Match Point

on December 28, 2005 by Sheri Linden
The change of scenery proves invigorating for Woody Allen in "Match Point," his first U.K. production. Allen didn't write the film with London in mind, and the class-conscious tale of passion and ambition could have unfolded anywhere. But leaving behind his deep attachment to New York liberates him to focus on character with unexpected vitality. Where "Melinda and Melinda" marked a return to confident filmmaking after several years of less-than-memorable work, "Match Point" achieves a timeless dramatic power.

The film opens with the image of a tennis ball in mid-volley, poised above the net; where it will fall, the protagonist notes, is a matter of luck. A variation on that image will appear toward the end of the film, in an exquisite twist that caps one of Allen's best screenplays. His fine cast rises to the occasion, beginning with Jonathan Rhys-Meyers as former tennis pro Chris Wilton. Realizing that he'll never break out of the pack as a true star, the Irish lad, who has a taste for Dostoyevsky, takes a job as an instructor at a posh London country club. He befriends a client, Tom Hewett (Matthew Goode), and begins dating Tom's sister, Chloe (Emily Mortimer) -- but not before an intense exchange of double entendres and smoldering looks with Nola Rice (Scarlett Johansson), the luscious blonde who happens to be Tom's fiancée.

Chris and Nola recognize in each other the working-class outsider in a world of palatial estates. But Chris is malleable enough to play the required role; Nola, a struggling actress, isn't. Chloe's father (Brian Cox) offers Chris a lucrative job, while Mrs. Hewett (Penelope Wilton) does everything she can to discourage Tom's relationship with Nola. Even as he scales the corporate ladder, marries Chloe and endures her obsession with becoming pregnant, Chris pursues his star-crossed attraction to Nola.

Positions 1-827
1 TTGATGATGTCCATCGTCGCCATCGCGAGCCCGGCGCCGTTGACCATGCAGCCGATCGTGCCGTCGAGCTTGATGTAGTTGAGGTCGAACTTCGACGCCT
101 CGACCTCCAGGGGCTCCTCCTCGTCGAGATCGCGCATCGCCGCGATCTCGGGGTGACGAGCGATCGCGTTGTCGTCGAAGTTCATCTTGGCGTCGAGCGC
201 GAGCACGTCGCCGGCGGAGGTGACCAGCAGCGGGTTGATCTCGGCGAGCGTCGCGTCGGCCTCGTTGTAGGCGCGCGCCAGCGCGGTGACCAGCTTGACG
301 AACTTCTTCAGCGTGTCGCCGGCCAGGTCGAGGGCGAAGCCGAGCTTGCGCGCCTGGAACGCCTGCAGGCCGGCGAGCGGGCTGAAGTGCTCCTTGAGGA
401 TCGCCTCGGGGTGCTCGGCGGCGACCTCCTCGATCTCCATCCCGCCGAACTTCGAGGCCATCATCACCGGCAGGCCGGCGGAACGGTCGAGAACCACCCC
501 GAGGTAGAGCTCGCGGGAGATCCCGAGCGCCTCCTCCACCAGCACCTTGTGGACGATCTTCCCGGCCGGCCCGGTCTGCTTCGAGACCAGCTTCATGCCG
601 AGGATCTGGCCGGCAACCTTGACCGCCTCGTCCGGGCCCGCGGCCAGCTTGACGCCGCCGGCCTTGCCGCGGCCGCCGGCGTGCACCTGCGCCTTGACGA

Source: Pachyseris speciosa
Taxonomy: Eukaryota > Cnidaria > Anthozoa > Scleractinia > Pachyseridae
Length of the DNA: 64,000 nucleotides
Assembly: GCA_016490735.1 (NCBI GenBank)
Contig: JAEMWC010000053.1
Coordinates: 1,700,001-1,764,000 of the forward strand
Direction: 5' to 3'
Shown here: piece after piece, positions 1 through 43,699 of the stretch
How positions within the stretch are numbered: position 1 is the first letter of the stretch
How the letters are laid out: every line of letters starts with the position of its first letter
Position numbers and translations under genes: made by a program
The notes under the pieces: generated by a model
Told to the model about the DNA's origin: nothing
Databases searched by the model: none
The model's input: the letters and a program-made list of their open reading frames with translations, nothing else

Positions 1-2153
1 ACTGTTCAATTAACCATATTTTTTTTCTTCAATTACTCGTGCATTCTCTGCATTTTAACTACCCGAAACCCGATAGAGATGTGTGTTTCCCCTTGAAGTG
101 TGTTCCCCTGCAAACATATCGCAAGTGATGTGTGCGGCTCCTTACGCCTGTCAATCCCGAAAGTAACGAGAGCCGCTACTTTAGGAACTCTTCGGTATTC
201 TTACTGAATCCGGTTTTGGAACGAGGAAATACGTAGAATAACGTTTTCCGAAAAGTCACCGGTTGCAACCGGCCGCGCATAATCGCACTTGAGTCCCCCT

In the film's dark undercurrent -- the rationalization of ruthless deeds, the elusiveness of justice -- there are glimmers of "Crimes and Misdemeanors." But with the aforementioned plot twist, Allen brilliantly uses subversive humor to heighten the impact of those themes and bring home the importance of dumb luck. As a man stifled and seduced by the comforts of wealth, Rhys-Meyers is riveting; Johansson commands the screen with a compelling mix of street smarts, sexiness and vulnerability. Remi Adefarasin's camerawork makes London a dynamic but never intrusive presence, with Verdi selections complementing the story's operatic arc. Starring Jonathan Rhys-Meyers, Scarlett Johansson, Emily Mortimer, Matthew Goode, Brian Cox and Penelope Wilton. Directed and written by Woody Allen. Produced by Letty Aronson, Gareth Wiley and Lucy Darwin. A DreamWorks release. Drama. Rated R for some sexuality. Running time: 124 min

Tags: Jonathan Rhys-Meyers, Scarlett Johansson, Emily Mortimer, Matthew Goode, Brian Cox, Penelope Wilton, Woody Allen, Letty Aronson, Gareth Wiley, Lucy Darwin, DreamWorks, Drama, humor, love, passion, relationships

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